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All-women's playground to open in Mumbai soon

Updated on: 06 April,2019 07:17 AM IST  |  Mumbai
Dalreen Ramos |

Meet the feisty collective behind India's first all-women's playground that will open in Mumbra next month

All-women's playground to open in Mumbai soon

The space will be handed over to the collective on May 1. Pics/Sayyed Sameer Abedi

A day before the tournament, the engineer came to the ground and said, 'Let's clear this ground so that they can have a kick-about.' I told him that football is not just about kicking a ball, it is about playing a sport. Then the contractor started laughing. His job is not to laugh at us. And what was he trying to get at by laughing? That we can't achieve anything?'" Salma Ansari tells us, about the jibes they encountered before organising the most important event of Parcham, an NGO she co-founded, last Sunday. Ansari's organisation is a Mumbra-based women's collective that works extensively with marginalised communities.

The ground the engineer was referring to is an empty plot adjacent to Mumbra's Maulana Azad Stadium. It is a space that Parcham fought for, to build a safe space for women where they can exercise their right to play. When we arrive at Mumbra's MM Valley, where the ground is located, four members of the NGO are ready to get the ball rolling in their sports shoes and black jerseys. Workers and tractors are busy clearing out the rubble from the space and levelling the ground with laal mitti. "People asked us, 'Yeh kaisa ground hai? Stadium ki tarah nahi hai.' But we knew why it is important for us to play here and once we did, not a single person cared about the state it was in," Muskaan Sayed, 20, tells us.

A day after receiving the petty comments, Ansari and her team organised and inaugurated the first women's-only Fatema Bi Savitri Bai Football Tournament in the playground meant solely for women. It was in 2012 that Parcham first collaborated with the Maharashtra Mahila Parishad, who helped them practise football in a small ground near Shankar Mandir. "But after some time, we noticed that boys would come there, play cricket, throw balls around and just not move. Then we started a campaign to get a separate ground and gathered 900 signatures from women all over Mumbra. We then took it to our MLA, Jitendra Awhad. The processing took about a year before everything was finalised on paper, and we finally got this five-acre space which is listed as a recreational ground in the Development Plan. We applied for a special reservation for girls and women through the Thane Municipal Corporation," Ansari says.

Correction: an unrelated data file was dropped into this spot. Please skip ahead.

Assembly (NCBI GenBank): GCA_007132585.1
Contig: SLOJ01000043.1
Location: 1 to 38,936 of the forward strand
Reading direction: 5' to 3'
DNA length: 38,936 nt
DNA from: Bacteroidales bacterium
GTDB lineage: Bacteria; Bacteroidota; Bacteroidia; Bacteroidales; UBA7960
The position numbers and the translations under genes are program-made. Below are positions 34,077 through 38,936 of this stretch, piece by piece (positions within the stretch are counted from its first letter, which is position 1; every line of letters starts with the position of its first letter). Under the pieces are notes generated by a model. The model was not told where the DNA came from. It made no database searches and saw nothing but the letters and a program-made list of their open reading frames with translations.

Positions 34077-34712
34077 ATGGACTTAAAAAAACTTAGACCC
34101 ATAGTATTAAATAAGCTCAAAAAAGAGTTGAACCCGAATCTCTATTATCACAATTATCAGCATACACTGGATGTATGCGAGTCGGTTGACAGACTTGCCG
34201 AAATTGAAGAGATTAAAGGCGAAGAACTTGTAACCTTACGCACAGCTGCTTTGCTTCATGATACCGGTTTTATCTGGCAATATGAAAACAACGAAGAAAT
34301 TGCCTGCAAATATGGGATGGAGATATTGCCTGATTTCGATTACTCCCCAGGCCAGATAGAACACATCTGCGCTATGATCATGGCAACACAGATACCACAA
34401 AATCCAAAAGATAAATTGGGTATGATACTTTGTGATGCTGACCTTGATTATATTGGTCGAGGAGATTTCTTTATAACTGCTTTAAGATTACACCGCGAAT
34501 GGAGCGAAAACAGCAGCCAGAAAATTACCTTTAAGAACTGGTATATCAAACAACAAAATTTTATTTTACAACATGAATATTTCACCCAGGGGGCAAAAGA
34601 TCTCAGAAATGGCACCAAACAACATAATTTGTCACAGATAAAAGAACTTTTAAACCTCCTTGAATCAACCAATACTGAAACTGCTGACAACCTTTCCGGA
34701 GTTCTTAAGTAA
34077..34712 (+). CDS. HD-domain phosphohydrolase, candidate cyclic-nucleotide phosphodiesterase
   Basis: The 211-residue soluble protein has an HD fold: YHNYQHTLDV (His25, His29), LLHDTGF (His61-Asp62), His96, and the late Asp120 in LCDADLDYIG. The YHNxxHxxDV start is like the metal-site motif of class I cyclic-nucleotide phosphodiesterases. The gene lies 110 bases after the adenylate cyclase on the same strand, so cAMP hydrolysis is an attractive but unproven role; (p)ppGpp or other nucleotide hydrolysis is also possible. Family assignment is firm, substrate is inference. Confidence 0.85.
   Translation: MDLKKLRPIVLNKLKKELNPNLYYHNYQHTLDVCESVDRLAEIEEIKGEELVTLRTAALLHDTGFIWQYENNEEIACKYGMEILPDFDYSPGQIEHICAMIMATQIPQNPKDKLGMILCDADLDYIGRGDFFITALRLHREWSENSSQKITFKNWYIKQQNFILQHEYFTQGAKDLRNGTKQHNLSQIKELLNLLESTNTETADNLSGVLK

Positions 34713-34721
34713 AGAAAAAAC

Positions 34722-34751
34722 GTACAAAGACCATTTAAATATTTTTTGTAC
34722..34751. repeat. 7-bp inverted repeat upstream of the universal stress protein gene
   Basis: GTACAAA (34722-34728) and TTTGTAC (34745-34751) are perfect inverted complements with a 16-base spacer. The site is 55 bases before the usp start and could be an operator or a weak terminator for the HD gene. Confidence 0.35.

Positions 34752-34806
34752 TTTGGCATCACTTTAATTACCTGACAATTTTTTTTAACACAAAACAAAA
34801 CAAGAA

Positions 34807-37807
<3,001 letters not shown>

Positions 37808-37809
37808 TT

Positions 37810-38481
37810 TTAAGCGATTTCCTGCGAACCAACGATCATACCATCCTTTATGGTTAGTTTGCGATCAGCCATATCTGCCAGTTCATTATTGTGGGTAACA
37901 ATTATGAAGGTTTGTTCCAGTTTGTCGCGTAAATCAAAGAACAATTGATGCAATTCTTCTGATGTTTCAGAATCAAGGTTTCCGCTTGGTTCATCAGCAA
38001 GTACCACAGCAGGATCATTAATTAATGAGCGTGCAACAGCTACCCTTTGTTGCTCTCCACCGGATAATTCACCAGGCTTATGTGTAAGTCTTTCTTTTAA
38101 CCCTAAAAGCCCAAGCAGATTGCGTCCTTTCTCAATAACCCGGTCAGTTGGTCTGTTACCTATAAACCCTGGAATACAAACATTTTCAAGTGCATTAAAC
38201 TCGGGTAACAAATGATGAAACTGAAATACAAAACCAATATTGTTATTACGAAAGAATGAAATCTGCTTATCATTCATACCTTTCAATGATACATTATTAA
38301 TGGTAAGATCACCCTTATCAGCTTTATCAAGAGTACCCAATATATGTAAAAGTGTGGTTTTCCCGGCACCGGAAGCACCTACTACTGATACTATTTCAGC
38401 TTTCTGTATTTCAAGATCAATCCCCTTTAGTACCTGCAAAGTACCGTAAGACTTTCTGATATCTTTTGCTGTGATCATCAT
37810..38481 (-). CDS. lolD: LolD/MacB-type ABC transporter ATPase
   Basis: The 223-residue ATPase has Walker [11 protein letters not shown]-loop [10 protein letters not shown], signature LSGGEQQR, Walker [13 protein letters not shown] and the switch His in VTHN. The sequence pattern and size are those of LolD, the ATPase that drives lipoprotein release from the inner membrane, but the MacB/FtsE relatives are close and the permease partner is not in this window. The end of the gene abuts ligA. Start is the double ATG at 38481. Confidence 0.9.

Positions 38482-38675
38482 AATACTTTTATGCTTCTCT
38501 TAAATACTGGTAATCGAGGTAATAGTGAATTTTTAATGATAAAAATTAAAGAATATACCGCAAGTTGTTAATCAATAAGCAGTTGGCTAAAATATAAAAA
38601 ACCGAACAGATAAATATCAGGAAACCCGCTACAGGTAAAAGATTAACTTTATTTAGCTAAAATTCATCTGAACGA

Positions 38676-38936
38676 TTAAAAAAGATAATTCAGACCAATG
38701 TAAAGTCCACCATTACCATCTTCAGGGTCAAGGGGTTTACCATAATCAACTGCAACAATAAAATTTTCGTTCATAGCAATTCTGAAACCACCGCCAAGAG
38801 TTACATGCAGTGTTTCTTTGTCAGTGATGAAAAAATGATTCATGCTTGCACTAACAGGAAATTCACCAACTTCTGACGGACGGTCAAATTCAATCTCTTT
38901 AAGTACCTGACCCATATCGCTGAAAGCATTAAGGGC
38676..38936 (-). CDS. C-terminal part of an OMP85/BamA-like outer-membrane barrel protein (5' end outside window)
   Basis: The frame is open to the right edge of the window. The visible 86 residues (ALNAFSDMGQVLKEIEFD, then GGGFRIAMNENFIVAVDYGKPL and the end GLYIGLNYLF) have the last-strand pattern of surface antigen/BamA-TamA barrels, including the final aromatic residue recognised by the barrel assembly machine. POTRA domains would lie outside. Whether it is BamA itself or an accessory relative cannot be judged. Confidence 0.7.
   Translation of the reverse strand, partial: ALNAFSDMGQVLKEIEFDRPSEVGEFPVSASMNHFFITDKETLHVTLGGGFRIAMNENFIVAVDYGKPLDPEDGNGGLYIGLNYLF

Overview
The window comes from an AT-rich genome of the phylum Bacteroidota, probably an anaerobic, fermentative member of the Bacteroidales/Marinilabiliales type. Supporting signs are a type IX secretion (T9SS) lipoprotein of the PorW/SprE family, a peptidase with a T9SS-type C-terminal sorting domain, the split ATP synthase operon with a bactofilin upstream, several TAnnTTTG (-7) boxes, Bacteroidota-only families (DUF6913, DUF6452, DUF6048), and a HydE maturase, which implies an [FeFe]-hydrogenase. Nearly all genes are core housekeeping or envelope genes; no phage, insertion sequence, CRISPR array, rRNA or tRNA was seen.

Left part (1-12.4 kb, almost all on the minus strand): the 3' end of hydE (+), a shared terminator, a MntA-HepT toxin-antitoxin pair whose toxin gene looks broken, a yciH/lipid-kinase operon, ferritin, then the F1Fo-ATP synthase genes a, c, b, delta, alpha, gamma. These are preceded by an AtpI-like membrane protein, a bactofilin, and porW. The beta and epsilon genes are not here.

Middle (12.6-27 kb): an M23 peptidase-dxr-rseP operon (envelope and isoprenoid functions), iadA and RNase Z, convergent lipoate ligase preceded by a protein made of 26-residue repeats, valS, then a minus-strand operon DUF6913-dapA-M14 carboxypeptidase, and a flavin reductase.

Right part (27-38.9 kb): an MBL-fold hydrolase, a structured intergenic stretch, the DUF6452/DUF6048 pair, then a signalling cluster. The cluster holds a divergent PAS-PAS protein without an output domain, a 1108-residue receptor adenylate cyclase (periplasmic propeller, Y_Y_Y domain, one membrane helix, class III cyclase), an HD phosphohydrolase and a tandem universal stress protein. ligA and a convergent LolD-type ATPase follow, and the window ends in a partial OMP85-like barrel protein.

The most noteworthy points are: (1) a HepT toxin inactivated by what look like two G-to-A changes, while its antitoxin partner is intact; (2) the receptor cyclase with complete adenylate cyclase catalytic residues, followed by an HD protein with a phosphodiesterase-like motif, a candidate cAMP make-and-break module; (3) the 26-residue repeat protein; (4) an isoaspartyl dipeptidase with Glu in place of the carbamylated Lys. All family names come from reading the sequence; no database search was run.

Work is scheduled to be completed by May 1, when the ground's management will be handed over to the NGO. "It is the first ground in India that will be only for women. We want to provide facilities for football and basketball. We will also make arrangements for security, washrooms, changing rooms and a gymnasium," Awhad of NCP shares, though when we ask him about the funds that have been allocated for this project, the MLA doesn't comment.

Parcham has been instrumental in introducing football to Mumbra. There was no trace of the game before 2012. With their own academy comprising 20 members, the NGO has been in talks with the Western India Football Association for training.

The ground, Awhad has said, will be called Fatima Savitri Stadium. But the women have suggested naming it Fatima Bi Savitri Bai Stadium. "That's because Fatima and Savitri can be anyone's name. When you add the 'Bi' and 'Bai', only then do you recall history — which also tells you that these two [eminent educators] were friends. We want to celebrate their friendship," Ansari says, with Sayed adding, "We also want the religious divide to end. This name itself is impactful. If in the past, they could be friends, then why is there so much hatred now? We don't want to just play football; we want to overcome all of this one in one shot."

Although the collective will primarily focus on football, the space is open to women and girls to play and hang out in. Ansari adds, "That being said, general spaces that are open to both men and women should not be ignored, and we will practise there, too. This ground, though, is for those whose parents tell their daughters, 'Tu logon ke saamne jaa kar khelegi? Mat jaa'."

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